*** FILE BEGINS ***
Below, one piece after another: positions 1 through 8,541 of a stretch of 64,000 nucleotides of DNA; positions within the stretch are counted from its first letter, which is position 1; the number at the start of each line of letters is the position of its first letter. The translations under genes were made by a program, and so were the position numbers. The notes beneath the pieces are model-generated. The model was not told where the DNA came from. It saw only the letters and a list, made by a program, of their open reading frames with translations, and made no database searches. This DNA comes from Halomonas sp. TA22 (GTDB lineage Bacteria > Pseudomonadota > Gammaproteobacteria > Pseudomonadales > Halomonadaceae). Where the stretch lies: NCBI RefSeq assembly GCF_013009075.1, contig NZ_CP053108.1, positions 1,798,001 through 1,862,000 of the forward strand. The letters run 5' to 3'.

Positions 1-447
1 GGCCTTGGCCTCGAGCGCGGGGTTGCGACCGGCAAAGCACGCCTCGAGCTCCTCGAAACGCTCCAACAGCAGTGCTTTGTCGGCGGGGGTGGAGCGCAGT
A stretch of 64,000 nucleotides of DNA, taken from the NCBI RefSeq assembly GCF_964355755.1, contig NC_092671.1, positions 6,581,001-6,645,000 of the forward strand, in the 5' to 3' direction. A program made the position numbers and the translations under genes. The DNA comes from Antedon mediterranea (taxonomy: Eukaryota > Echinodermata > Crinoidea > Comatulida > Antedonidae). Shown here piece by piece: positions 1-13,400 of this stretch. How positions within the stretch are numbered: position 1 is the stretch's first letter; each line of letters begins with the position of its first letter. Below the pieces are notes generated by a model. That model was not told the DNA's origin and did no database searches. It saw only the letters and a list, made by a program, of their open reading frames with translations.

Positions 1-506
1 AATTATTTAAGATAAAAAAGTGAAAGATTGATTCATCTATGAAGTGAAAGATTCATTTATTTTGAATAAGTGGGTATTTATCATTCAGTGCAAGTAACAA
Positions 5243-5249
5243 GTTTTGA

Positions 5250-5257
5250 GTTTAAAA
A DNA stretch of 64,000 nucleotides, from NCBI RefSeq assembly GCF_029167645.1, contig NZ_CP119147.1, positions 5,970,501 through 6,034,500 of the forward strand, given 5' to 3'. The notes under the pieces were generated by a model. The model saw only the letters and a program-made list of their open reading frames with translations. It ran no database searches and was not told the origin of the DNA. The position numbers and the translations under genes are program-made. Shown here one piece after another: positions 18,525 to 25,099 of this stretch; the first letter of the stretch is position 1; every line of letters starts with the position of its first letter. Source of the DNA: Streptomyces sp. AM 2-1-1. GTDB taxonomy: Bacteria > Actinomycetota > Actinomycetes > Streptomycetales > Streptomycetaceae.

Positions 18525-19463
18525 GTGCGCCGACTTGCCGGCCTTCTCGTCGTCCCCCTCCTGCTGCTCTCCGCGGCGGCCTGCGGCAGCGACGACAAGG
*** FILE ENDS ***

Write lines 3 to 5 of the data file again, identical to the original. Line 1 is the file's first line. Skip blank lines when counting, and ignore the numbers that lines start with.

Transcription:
1 GGCCTTGGCCTCGAGCGCGGGGTTGCGACCGGCAAAGCACGCCTCGAGCTCCTCGAAACGCTCCAACAGCAGTGCTTTGTCGGCGGGGGTGGAGCGCAGT
A stretch of 64,000 nucleotides of DNA, taken from the NCBI RefSeq assembly GCF_964355755.1, contig NC_092671.1, positions 6,581,001-6,645,000 of the forward strand, in the 5' to 3' direction. A program made the position numbers and the translations under genes. The DNA comes from Antedon mediterranea (taxonomy: Eukaryota > Echinodermata > Crinoidea > Comatulida > Antedonidae). Shown here piece by piece: positions 1-13,400 of this stretch. How positions within the stretch are numbered: position 1 is the stretch's first letter; each line of letters begins with the position of its first letter. Below the pieces are notes generated by a model. That model was not told the DNA's origin and did no database searches. It saw only the letters and a list, made by a program, of their open reading frames with translations.

Positions 1-506